Anyway, the Spelling Society conducted a survey of 2,000 adults — half were Americans and the other half Britons. Subjects were asked to spell a series of 10 commonly misspelt words. Americans didn’t fare so well. Sixty-two per cent of Americans got “embarrassed” wrong, compared to 54% of Britons. 52% of Americans couldn’t spell “millennium,” compared to 43% of Britons. “Accommodation” also proved to be a tricky word as 42% of Americans spelled it incorrectly to Brittan’s 36%. And “liaison” was a disaster for pretty much everybody, but of course, Americans failed harder – 61% of Americans spelled it incorrectly, compared to 54% of Britons.
In the grand scheme of things, this doesn’t mean much. These are words that people most commonly misspell, after all. So there’s a certain amount of failure built in to a study like this from the start. But Americans, as if it were our patriotic duty to be number one at all the wrong things, rose to the occasion and failed mightily, thus triumphing once again over our English overlords by losing to them.
Cue “America! F*ck Yeah!” and tell the Rockettes to stretch their hammies! We’ve got a victory party to throw!
3) Americans Don’t Know Anything About The Constitution
If you based your view of Americans entirely off of 24-hour cable news shows, one might venture to guess that all Americans have sewed their favorite sections of the Constitution on to the back of their eye lids so that they can see the words “guns” and “freedom” every time they blink. In a 2010 poll, Americans ranked the Constitution just below science and technology on a list of things they “love.” Thankfully, the pollsters did not ask if Americans were willing to consummate their love with an over-200-years-old document.
Yet, according to a 2010 study conducted by The Center for the Constitution at James Madison’s Montpelier, 86% of Americans “believe that the Constitution is important to their daily lives” but only 28% have read the entire thing, and only 14% have read “most of it.” This is understandable seeing as the Constitution starts off strong with all that “We The People…” talk, but develops 3rd act issues with all that boring “no State, without its Consent, shall be deprived of its equal Suffrage in the Senate” crap.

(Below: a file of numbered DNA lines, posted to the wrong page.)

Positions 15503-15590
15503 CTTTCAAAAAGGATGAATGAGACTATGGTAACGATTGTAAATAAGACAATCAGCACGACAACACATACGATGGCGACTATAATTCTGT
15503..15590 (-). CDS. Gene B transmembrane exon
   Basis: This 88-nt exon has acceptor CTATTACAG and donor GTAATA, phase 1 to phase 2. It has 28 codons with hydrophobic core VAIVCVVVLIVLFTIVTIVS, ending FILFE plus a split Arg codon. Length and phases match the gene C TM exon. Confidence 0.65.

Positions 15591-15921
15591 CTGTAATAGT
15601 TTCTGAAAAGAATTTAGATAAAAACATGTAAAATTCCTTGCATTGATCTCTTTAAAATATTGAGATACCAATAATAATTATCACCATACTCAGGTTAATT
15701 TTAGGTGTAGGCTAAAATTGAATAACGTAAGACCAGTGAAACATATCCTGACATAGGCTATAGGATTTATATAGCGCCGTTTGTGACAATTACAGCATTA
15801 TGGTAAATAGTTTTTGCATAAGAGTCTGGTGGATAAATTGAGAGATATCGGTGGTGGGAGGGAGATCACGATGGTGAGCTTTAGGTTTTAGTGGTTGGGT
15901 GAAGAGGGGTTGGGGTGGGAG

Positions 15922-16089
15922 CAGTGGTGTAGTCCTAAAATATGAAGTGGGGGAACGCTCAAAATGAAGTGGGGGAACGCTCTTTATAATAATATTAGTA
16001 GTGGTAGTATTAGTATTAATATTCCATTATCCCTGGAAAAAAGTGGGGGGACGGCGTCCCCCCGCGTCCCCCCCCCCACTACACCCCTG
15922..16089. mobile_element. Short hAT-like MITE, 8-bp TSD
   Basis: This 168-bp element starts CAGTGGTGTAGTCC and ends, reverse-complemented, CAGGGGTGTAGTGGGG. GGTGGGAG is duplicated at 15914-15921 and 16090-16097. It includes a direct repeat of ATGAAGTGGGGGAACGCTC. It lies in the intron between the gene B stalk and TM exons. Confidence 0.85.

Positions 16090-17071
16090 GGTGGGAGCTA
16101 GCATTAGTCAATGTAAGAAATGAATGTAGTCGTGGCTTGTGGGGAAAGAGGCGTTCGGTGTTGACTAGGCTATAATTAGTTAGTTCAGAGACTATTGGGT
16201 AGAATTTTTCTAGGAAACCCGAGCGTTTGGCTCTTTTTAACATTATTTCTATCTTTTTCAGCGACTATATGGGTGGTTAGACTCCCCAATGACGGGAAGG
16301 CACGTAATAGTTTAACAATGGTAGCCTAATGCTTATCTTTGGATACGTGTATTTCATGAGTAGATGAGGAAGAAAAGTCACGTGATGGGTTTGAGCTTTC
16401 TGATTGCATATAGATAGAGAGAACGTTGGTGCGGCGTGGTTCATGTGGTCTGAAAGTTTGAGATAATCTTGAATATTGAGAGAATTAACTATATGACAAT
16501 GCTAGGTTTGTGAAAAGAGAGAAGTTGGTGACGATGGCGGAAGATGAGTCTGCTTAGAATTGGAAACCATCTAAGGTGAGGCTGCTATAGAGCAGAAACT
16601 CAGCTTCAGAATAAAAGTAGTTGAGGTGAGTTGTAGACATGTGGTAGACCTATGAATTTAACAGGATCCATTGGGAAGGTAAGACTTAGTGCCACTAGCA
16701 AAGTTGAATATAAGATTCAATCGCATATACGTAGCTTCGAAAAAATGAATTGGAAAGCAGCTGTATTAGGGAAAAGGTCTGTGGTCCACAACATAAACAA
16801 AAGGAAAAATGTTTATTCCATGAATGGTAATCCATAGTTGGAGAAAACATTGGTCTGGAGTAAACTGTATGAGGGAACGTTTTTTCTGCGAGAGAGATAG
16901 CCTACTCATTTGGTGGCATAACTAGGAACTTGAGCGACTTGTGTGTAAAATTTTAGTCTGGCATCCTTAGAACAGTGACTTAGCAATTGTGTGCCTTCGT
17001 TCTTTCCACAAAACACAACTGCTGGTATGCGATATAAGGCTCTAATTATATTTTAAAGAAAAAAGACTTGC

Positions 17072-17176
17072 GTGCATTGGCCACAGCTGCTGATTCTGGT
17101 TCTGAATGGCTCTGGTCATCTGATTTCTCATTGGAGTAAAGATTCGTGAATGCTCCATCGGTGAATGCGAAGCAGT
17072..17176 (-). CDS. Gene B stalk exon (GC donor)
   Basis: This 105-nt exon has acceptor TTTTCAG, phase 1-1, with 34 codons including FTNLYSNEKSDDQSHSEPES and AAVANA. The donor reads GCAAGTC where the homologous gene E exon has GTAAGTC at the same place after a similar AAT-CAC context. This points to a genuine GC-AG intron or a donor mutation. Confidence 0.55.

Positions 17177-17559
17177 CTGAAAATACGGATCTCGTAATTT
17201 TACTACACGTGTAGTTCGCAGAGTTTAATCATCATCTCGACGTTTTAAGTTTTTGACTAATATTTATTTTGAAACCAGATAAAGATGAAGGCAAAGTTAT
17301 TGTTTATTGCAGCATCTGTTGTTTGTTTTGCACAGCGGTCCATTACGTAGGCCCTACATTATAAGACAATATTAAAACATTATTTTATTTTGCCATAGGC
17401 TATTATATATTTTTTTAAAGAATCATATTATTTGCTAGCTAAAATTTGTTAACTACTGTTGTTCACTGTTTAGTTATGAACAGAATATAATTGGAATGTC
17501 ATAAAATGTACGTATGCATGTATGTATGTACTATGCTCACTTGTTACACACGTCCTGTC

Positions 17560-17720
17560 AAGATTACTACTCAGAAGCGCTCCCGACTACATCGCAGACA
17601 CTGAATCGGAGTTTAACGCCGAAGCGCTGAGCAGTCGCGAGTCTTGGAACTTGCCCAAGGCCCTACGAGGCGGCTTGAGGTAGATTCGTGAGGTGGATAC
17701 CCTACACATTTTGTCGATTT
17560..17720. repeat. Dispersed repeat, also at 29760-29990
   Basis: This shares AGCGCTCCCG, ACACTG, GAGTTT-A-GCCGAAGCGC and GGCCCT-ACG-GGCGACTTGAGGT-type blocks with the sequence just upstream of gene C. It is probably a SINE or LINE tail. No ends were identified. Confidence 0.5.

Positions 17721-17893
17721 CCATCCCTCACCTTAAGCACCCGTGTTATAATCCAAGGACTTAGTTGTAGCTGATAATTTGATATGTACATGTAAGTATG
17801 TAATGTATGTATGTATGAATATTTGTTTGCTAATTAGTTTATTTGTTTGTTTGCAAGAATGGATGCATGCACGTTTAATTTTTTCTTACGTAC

This is especially surprising considering the U.S. Constitution is the shortest of any major country’s Constitution, roughly the equivalent of a 17-page novel.
Speaking of “We the people…” the opening line that very strongly suggests political power rests with average citizens, only 48% of Americans think power comes from The People; instead, most believe power stems from the people The People elect to public office. Apparently, Americans think democracy is like being the team captain for a dodgeball team, and after you pick your players, you go home and hope you didn’t accidentally pick the pale, un-athletic Goth kids.
Even more depressing are the findings of a study conducted by the McCormick Tribune Freedom Museum – 22% of Americans could name Homer, Marge, Lisa, Bart, and Maggie from The Simpsons from memory and only 1 in 1,000 could name all five freedoms granted by the First Amendment. If only the Constitution were a wacky cartoon character that got in to silly diplomatic hijinks every Sunday at 8.
4) Americans Are Bad At Geography
To an outsider, America might seem like a country so up its own ass that if a major global event is going down that doesn’t involve us, we don’t care about it. This, as it turns out, is probably true.